Cello Thumb Horizontal Choreography (across the strings)

The thumb, just like the other fingers of the left hand, doesn’t only need to move up and down the strings “vertically” (shifting) but also often has to be moved “horizontally” across the strings (see Left-Hand String Crossings). This is because, unlike the guitar capo, most peoples’ thumbs can effectively only stop two strings at a time. The thumb’s most common horizontal position in thumbposition is that in which it is simultaneously stopping the two top strings. There are, however, many situations in which we will – either by choice or by obligation – use other horizontal positionings, for example:

  • any passage in which the thumb is actually required to play notes on the G and/or C strings will need the thumb to be placed on the lower strings (either on the D/G string pair or on the G/C string pair)
  • at other times we may want (or need) to play with the thumb stopping only the A string
  • sometimes, even though we are playing in “thumbposition”, we may want to release the thumb completely

We will look below in detail at these different situations of the thumb’s horizontal placement and choreography. Understanding these concepts and working on these skills can help to make some awkward passages much easier.


There are two main reasons why the thumb’s most common position is on the top strings:

  • when playing in the lower fingerboard regions, the length of the vibrating string is longer than when we play the same note in the higher fingerboard region of a lower string. The stronger and more numerous overtones produced by the longer string make the sound richer, more resonant and more “open”. This is why the cello’s sound in the higher fingerboard regions of the lower strings is usually less resonant (more strangled) than when playing the same notes with an alternative fingering in the lower regions of the higher strings.
  • the ergonomy of using the thumb (and of thumb position in general) becomes progressively worse as we move towards the lower strings

For these reasons, most cellists will prefer the athleticism of running up and down the higher strings rather than the ergonomic and acoustic complications of playing the same passage in one (high) thumb position across three or four strings (requiring the use of the thumbposition on the lower strings and the horizontal movement of the thumb across the strings):

Whereas our use of the higher positions (and thumbposition) on the lower strings is usually a fingering choice, our use of the higher positions on the A-string is an obligation because no lower-position fingering alternatives (on a higher string) exist. Because of all these reasons, our most common use of thumbposition is for “high playing”, with the thumb on the top strings. Often however, by choice or by obligation, we will use our thumb on the lower strings also, so let’s look now in more detail at the different problems and characteristics of these situations.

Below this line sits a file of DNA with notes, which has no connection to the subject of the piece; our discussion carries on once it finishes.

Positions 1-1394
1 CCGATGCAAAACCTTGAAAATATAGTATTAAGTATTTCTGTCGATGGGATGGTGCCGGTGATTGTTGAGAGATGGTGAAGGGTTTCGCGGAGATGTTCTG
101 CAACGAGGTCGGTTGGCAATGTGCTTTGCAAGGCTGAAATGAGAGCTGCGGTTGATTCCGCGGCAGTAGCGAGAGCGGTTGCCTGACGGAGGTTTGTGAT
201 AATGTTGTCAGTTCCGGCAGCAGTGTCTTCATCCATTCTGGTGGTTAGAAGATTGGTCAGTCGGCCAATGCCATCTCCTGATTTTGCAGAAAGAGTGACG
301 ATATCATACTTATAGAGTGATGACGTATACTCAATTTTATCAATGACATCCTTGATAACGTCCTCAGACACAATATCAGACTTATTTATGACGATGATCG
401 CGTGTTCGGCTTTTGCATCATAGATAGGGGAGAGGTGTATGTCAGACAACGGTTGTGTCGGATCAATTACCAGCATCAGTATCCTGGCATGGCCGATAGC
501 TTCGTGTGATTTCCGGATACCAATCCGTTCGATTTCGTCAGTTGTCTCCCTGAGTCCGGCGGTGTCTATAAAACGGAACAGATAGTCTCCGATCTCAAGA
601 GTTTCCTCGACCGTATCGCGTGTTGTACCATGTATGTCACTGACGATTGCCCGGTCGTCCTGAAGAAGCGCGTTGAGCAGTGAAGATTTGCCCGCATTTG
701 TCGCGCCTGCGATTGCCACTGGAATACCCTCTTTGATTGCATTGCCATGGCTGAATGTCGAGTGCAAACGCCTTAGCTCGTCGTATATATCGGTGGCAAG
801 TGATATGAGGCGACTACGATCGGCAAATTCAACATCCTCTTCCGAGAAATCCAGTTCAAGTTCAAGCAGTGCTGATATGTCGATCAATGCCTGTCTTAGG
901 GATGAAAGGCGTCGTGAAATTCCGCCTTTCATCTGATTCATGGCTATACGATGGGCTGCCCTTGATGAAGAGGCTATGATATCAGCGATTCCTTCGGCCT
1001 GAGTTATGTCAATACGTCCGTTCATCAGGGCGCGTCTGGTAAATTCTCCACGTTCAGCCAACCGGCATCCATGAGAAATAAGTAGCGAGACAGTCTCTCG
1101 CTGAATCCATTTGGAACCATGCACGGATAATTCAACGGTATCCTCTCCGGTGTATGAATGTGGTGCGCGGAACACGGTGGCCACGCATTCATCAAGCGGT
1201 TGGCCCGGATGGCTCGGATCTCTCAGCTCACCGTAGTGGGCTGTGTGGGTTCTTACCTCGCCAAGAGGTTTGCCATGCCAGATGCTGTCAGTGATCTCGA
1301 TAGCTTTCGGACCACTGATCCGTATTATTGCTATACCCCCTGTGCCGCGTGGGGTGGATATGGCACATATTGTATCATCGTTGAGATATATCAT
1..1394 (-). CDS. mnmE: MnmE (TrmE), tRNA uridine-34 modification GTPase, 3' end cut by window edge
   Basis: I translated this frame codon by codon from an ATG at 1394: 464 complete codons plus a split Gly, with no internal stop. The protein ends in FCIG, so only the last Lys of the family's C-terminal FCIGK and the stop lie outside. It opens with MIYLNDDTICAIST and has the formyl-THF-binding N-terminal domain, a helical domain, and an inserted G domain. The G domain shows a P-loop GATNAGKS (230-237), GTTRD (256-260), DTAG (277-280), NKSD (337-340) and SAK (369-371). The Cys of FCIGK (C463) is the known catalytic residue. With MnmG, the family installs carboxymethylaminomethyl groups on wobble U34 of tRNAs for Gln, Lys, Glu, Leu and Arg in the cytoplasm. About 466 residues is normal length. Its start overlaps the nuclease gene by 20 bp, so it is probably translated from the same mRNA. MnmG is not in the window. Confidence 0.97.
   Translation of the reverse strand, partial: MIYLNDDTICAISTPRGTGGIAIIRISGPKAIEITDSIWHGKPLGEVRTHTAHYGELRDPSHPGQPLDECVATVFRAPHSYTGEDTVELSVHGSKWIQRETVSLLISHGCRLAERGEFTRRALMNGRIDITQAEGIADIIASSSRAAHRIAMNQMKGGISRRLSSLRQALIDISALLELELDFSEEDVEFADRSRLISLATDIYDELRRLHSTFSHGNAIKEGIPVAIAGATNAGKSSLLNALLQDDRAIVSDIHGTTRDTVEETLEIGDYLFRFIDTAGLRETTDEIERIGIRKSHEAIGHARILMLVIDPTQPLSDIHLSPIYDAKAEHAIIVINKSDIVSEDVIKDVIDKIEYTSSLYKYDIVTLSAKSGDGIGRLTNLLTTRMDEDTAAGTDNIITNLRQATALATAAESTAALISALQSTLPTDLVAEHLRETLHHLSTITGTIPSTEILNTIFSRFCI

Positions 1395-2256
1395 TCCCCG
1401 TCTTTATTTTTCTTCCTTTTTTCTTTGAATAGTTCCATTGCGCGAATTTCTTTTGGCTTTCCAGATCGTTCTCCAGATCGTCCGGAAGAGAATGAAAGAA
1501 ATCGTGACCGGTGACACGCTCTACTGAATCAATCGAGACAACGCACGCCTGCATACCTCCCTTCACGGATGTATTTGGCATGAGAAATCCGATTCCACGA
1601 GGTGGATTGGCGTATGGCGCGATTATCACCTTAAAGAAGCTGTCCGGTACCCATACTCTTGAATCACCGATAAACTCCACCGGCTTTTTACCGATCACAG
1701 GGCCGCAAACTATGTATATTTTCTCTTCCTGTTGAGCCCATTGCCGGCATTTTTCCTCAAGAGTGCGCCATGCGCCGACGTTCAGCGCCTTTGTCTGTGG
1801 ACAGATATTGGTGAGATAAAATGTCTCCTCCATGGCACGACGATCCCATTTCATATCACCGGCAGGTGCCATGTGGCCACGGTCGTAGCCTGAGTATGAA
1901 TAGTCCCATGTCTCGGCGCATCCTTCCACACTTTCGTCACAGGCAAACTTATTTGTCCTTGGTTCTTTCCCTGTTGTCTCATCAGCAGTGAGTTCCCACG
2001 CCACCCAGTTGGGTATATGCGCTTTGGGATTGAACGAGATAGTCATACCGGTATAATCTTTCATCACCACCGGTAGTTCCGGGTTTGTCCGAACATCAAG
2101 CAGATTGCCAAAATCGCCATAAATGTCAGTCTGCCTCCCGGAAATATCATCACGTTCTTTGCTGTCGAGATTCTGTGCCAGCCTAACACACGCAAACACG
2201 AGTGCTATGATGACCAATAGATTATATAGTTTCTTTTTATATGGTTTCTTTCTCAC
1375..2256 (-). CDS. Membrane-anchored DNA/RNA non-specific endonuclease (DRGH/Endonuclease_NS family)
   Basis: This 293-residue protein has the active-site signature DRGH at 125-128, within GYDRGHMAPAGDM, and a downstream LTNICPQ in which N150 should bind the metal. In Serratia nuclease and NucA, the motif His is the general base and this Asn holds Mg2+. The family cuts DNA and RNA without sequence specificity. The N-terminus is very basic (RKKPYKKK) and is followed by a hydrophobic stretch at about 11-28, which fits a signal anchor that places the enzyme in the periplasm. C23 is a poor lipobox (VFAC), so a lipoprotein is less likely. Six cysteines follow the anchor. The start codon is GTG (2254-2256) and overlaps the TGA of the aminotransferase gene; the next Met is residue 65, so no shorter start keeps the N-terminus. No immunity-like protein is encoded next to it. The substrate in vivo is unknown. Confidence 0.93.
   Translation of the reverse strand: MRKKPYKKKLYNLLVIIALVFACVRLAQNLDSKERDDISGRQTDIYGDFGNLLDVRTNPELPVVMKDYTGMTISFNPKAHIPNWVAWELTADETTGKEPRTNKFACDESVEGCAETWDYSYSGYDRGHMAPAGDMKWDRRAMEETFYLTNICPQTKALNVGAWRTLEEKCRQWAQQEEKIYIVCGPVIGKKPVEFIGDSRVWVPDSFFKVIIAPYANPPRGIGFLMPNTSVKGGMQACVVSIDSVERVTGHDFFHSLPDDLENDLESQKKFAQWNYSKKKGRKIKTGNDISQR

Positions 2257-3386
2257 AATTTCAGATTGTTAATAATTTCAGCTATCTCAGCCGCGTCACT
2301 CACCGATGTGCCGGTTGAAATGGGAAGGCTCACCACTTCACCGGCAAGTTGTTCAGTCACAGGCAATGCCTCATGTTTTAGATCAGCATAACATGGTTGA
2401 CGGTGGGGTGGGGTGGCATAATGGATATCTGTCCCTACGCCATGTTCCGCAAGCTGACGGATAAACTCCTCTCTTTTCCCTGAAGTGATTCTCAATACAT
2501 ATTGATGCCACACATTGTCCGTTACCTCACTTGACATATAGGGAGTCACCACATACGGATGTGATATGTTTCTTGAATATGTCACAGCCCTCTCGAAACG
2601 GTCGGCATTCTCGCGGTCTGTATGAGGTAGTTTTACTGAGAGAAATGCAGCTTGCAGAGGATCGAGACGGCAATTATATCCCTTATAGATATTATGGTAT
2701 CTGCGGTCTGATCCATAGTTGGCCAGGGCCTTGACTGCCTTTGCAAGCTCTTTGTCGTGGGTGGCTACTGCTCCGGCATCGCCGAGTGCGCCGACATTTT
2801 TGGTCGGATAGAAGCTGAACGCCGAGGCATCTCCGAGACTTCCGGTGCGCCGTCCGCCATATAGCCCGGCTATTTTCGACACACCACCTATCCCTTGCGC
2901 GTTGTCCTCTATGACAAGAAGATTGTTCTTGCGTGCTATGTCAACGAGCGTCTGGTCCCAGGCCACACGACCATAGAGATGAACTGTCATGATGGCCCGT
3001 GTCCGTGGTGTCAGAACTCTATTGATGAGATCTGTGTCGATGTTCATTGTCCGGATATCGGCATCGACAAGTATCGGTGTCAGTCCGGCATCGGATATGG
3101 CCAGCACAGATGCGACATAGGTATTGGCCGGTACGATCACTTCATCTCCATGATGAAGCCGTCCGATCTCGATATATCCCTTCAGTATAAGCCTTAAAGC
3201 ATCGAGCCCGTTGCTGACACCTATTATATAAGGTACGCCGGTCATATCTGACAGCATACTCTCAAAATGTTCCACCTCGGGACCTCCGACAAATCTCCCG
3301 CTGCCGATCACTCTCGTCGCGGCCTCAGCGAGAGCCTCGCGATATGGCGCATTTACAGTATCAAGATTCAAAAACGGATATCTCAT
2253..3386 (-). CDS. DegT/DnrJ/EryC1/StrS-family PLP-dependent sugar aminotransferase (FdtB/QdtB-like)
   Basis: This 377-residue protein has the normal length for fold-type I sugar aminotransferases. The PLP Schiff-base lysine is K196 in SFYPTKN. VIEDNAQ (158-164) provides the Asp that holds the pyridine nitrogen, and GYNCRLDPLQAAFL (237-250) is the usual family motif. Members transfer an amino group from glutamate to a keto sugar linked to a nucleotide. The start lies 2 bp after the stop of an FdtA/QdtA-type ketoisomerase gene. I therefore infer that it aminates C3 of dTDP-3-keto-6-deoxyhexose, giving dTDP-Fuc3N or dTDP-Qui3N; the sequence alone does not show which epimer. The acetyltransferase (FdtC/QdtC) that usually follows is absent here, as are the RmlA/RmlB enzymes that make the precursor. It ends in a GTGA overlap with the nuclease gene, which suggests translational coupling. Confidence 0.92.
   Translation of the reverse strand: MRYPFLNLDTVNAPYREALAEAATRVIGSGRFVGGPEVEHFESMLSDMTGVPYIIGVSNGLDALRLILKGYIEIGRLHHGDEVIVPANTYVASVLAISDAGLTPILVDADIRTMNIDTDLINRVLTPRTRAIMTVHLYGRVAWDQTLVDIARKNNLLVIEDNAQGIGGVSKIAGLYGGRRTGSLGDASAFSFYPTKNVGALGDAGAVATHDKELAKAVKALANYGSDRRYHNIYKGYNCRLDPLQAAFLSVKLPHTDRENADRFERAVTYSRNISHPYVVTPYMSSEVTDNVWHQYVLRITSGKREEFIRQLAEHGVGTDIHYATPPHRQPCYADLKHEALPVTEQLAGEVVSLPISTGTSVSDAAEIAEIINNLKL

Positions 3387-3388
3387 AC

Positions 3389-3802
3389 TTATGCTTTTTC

As a basic principle, the more lower-strings the thumb is touching, the more the hand is obliged to turn “backwards” on the higher strings, making the tips of the fingers point more towards the bridge and thus placing them more diagonally to the strings and fingerboard. This is not a comfortable playing position, especially for the first finger. When we have the thumb on the G and D strings, it thus becomes more difficult to play with the (other) fingers – especially the first finger – on the A string. And with the thumb on the C and G strings, this ergonomic problem gets worse and it becomes more or less impossible to use the fingers on the A-string. This ergonomic difficulty is why we only ever place the thumb on the lower strings when it is absolutely required to stop (play) actual notes on the lower two strings.

It is for this reason also that, as a general rule, after using the thumb on the G or C-strings we will leave it there only for the minimum necessary playing time, bringing it back as soon as possible to its comfortable “home” on the top two strings. We will do this even though we might not actually need it to play (stop) any notes on the higher strings, and even though we may have used it just before (and/or need it just after) on the lower strings. The following example illustrates this. Here, even though we only need one finger on the A-string (the third) we still might decide that we prefer to “jump” the thumb backwards and forwards between the two top strings and the two middle strings each time to avoid discomfort.